The Mankato Free Press reporter make commentary on (and gives a great brief history of) broadband at the legislature…
A few years ago, broadband funding was all the rage at the state Capitol.
Gov. Mark Dayton’s administration created the Office of Broadband Development in 2013 looking to fund more projects in Greater Minnesota. Local providers were ready to branch out. People expected lightning-fast internet access across the state.
Fast-forward a few years and much of the state has some kind of broadband access. Yet some communities remain using dial-up, even within south-central Minnesota, which is why local economic development experts are likely lauding Dayton’s $30 million broadband proposal.
The governor announced his plan Wednesday to help an estimated 11,000 households, businesses and organizations surf the web a little easier.
He notes what local legislators are saying…
Sen. Rich Draheim, R-Madison Lake, believes there likely will be a broadband bill this session, but it’ll set $20 million for grants instead of the governor’s $30 million proposal. Lawmakers passed a $35 million grant bill last year, during budget discussions.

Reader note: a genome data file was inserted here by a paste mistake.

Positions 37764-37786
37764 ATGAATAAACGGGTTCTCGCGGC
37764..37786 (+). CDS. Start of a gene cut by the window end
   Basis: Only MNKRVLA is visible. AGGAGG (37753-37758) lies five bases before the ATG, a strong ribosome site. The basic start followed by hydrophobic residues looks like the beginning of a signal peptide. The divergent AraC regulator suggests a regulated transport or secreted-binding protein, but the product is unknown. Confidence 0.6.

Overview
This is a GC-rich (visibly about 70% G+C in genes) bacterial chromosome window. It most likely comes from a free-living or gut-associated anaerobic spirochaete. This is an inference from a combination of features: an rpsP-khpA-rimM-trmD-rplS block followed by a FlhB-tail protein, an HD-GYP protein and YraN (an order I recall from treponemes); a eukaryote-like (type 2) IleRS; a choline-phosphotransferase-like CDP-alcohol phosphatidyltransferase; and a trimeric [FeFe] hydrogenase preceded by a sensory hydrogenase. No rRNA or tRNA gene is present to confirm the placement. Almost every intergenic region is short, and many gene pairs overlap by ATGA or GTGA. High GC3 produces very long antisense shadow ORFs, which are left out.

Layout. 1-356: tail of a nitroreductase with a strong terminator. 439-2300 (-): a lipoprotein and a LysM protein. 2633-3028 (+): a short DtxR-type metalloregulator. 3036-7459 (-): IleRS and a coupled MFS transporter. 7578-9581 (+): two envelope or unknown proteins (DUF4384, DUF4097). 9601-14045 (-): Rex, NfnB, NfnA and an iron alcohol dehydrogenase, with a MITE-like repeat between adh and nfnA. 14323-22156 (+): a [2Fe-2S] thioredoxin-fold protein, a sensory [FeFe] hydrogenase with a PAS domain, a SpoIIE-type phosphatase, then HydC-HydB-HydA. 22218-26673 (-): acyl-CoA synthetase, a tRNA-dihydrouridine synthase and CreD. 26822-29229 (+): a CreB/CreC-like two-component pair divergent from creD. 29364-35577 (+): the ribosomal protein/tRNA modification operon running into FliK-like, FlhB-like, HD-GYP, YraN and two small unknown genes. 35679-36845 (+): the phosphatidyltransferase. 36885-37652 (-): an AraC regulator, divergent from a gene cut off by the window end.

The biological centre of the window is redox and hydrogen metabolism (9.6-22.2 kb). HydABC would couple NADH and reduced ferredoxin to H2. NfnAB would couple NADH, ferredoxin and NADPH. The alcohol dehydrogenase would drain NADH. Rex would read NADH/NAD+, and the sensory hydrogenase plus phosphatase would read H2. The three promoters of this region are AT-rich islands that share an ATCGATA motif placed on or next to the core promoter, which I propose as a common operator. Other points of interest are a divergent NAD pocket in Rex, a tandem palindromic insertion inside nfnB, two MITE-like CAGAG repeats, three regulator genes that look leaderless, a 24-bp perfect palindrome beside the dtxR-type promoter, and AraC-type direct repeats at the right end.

Draheim is also interested in securing state funding for satellite and wireless internet access for rural areas that don’t yet have broadband access. He’d also like to see the state mandate reports on wireless speeds from Minnesota providers — he, like many people in our region, also gets frustrated over few internet provider choices, ongoing data speeds that are less than we pay for, and more than a few internet outages each year.
Still, every little bit helps for an industry where companies need grant funding to build those networks in rural areas. They need far more miles of data fiber, and thus far more thousands of dollars, to build networks connecting agricultural land and small towns.